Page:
Aspirin-intolerant asthma (AIA), which is caused by non-steroidal anti-inflammatory drugs (NSAIDs) such as aspirin, causes lung inflammation and reversal bronchi reduction, leading to difficulty in breathing. Aspirin is known to affect various parts inside human body, ranging from lung to spermatogenesis. FSIP1, also known as HDS10, is a recently discovered gene that encodes fibrous sheath interacting protein 1, and is regulated by amyloid beta precursor protein (APP). Recently, it has been reported that a peptide derived from APP is cleaved by α disintegrin and metalloproteinase 33 (ADAM33), which is an asthma susceptibility gene. It has also been known that the FSIP1 gene is expressed in airway epithelium.
Aim of this study is to find out whether FSIP1 polymorphisms affect the onset of AIA in Korean population, since it is known that AIA is genetically affected by various genes.
We conducted association study between 66 single nucleotide polymorphisms (SNPs) of the FSIP1 gene and AIA in total of 592 Korean subjects including 163 AIA and 429 aspirin-tolerant asthma (ATA) patients. Associations between polymorphisms of FSIP1 and AIA were analyzed with sex, smoking status, atopy, and body mass index (BMI) as covariates.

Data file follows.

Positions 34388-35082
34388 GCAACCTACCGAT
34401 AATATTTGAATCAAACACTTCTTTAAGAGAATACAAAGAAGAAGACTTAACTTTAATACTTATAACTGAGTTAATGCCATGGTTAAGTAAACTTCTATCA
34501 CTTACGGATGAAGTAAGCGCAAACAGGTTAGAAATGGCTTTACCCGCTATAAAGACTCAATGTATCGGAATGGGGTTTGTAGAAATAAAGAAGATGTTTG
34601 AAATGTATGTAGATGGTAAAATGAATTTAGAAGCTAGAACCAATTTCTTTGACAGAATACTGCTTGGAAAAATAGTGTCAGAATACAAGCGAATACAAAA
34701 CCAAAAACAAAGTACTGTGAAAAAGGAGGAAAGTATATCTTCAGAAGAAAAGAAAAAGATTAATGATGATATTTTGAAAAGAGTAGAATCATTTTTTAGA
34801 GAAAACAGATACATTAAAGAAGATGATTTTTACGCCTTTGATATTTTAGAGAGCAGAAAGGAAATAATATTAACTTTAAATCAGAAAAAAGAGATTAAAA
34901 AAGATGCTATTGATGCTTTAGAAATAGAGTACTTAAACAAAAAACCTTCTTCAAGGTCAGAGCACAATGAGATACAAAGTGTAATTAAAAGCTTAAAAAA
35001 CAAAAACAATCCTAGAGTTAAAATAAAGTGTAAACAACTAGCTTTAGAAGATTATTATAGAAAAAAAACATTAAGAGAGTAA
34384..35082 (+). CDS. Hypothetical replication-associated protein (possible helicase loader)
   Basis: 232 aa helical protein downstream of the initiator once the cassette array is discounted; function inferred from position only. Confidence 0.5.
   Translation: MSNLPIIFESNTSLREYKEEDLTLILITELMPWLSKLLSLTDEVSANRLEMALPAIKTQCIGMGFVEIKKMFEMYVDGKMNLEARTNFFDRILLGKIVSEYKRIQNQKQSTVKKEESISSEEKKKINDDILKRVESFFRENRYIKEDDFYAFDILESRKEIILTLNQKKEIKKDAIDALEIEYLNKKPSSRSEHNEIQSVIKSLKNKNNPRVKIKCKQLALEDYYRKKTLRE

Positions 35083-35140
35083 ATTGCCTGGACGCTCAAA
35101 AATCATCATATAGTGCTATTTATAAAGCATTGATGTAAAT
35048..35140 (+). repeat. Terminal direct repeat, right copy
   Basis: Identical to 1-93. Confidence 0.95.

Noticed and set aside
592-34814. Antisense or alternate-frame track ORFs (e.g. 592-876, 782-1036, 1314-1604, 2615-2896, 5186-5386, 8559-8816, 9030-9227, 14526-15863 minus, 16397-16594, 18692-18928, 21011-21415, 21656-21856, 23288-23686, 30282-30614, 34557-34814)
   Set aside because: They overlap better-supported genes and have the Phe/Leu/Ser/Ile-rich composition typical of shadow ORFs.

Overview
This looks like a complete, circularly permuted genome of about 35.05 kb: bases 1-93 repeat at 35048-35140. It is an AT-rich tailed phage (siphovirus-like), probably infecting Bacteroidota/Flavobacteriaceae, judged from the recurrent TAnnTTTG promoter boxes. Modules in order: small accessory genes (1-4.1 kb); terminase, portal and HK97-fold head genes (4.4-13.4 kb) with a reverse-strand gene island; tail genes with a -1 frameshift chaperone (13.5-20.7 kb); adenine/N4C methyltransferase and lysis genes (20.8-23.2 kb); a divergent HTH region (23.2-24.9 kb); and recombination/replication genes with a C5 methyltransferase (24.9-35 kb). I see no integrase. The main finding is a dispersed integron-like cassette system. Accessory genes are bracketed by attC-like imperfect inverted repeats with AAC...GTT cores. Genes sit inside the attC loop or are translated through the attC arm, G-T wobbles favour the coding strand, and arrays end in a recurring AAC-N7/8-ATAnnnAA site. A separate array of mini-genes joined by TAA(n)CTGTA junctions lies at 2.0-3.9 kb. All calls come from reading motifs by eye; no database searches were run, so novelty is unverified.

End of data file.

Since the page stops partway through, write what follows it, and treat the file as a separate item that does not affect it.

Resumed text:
Initially, 18 SNPs and 4 haplotypes showed associations with AIA. However, after correcting the data for multiple testing, only one SNP showed an association with AIA (corrected P-value = 0.03, OR = 1.63, 95% CI = 1.23-2.16), showing increased susceptibility to AIA compared with that of ATA cases. Our findings suggest that FSIP1 gene might be a susceptibility gene for aspirin intolerance in asthmatics.
Although our findings did not suggest that SNPs of FSIP1 had an effect on the reversibility of lung function abnormalities in AIA patients, they did show significant evidence of association between the variants in FSIP1 and AIA occurrence among asthmatics in a Korean population.